By Metal Dave
I’ve thrown stones at the Black Crowes over the years, but I never expected my most pointed criticism to be so fully validated by the band’s founding drummer.
In his book, “Hard to Handle: The Life and Death of The Black Crowes,” Steve Gorman leaves no feathers unruffled as he expounds on a widely held opinion (mine included) that the Crowes’ ascension as a scrappy rock-n-roll band was far more exciting than their dreary decline into a boring lump of jam. In fact, Gorman writes, no amount of hard drugs or infighting was as damaging to the Crowes’ rising rock credibility as singer Chris Robinson’s stoned infatuation with the godawful Grateful Dead. Bingo!
More central and enduring to the Crowes’ maniacal drama, of course, was the ceaseless and legendary bickering between Robinson and his guitarist brother, Rich. Give them 24 hours (or less) and Chris’ blunt-force audacity versus Rich’s passive aggression would invariably steer a checkered-flag victory into a rollover crash-and-burn. Not surprisingly, the zig-zagging battle lines left the entire band torn and frayed.
While drugs, and the turbulent drama of high-flying success and tail-spinning failure are the blah-blah fabric of every rock memoir, it’s Gorman’s level-headed, yet emotive knack for storytelling that truly makes “Hard to Handle” so irresistibly compelling. When he writes of over-the-moon triumphs (opening for the Stones and touring as Jimmy Page’s backing band), you share his pinch-me exuberance. When he writes of murderous anger (learning that Rich secretly snubbed Jimmy Page, thereby aborting a lucrative tour and songwriting partnership), your blood boils to table-pounding, WTF?! levels. Good news or bad, Gorman makes it feel like it’s coming from your best friend rather than some self-centered scorekeeper.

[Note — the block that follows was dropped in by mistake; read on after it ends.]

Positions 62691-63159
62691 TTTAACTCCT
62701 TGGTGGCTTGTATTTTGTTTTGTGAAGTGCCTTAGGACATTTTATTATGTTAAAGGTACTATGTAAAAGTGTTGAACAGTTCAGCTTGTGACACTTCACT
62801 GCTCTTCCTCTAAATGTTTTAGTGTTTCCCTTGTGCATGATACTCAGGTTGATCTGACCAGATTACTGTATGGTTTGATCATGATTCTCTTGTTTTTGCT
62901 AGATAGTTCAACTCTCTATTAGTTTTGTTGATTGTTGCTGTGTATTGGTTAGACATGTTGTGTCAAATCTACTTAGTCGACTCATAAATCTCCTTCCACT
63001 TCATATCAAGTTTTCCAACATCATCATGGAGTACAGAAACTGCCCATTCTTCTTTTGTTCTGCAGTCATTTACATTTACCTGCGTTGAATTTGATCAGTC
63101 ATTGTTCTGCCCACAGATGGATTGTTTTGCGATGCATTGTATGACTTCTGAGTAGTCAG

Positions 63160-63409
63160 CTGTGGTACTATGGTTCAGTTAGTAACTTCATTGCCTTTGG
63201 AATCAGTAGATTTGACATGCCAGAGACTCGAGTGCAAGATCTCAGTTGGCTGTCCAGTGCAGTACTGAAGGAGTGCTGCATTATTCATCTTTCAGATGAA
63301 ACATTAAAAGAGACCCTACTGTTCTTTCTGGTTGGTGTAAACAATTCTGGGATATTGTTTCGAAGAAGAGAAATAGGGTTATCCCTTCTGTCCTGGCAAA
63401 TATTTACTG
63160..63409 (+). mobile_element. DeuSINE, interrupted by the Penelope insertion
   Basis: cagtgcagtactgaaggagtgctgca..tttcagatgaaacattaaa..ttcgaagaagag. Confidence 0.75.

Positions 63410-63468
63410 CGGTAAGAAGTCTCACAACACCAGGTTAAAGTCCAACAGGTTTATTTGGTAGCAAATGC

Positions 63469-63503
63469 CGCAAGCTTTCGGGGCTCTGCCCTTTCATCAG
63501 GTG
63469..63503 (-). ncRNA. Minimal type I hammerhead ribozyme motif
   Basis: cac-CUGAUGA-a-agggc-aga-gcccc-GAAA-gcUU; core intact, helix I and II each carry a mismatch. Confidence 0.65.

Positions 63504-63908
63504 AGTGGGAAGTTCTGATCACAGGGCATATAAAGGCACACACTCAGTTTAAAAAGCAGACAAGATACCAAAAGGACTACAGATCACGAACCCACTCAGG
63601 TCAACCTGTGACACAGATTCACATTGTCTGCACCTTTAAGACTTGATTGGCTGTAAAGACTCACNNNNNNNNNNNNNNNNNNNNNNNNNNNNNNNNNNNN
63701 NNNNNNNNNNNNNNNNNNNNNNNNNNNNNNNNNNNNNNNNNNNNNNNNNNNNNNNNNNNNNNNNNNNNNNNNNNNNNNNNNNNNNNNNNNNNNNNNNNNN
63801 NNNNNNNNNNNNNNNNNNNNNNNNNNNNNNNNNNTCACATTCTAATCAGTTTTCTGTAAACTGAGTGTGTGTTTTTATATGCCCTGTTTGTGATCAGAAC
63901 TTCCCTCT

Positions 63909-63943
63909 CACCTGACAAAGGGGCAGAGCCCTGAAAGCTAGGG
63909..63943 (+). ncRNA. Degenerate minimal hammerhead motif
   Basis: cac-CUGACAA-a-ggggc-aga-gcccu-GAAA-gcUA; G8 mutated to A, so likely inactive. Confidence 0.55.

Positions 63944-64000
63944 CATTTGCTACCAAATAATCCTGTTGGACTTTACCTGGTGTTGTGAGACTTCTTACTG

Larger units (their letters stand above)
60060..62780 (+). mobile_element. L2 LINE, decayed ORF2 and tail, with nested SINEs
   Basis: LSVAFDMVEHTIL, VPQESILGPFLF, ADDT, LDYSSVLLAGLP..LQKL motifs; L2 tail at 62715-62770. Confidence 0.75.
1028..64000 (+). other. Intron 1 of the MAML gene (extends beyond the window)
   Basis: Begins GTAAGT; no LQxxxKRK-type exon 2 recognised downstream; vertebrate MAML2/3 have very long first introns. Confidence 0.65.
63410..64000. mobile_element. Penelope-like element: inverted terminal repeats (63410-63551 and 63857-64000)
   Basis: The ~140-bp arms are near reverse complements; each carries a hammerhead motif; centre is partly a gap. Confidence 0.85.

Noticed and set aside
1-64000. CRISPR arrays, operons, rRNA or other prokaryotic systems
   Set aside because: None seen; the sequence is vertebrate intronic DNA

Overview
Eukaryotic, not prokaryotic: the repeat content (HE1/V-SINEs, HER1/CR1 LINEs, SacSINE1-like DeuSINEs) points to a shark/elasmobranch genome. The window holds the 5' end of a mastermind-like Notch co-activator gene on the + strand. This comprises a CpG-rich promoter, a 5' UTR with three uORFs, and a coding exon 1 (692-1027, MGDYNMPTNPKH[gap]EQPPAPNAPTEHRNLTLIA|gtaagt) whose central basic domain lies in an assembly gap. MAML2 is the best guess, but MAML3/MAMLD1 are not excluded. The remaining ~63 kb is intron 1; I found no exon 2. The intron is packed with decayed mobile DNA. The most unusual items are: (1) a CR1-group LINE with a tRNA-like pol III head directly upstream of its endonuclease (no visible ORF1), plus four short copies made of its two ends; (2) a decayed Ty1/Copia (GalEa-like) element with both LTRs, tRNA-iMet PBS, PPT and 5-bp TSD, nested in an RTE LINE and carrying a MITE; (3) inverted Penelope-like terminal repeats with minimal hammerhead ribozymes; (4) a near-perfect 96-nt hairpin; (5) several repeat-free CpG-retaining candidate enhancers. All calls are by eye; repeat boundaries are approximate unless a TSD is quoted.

To be fair, Gorman admits to fleeting moments of rekindled camaraderie (regaining the rock-n-roll mojo for the “By Your Side” album) and heart-swelling gratitude (performing for 9/11 firefighters) that made him re-frame the bigger picture and second-guess his long-planned exit on more than one occasion. He also provides a rare glimpse into the battling brothers’ raw vulnerability when he writes about the passing of their father, Stan. “After everything we had been through together, there was still room for genuine, real-life emotion,” he writes. As it goes with the Crowes, however, such moments were gone in a blink.
Standing fast in the middle of the Crowes’ churning divisiveness is band manager Pete Angelus whose loyal ambition and saint-like patience are traits of miraculous wonder. Anyone unfamiliar with the critical, behind-the-scenes role played by a hell-or-high-water showbiz manager will marvel at Angelus’ fluid skill as businessman, therapist, referee and babysitter. God bless him!
Front to back, Gorman’s unlabored pacing, unflinching insight and measured capacity for balance and reason (at least from his perspective) lend “Hard to Handle” a tell-all flavor without baiting the hook of sensationalism. He’s rightly proud of the Crowes’ accomplishments, but also saddened that the band’s legacy is forever held hostage by the cruel culprits of greed, delusion and the cancerous need for control. In the end, it was all twice as hard as it should have been.
Easily one of the most captivating rock-n-roll memoirs in recent years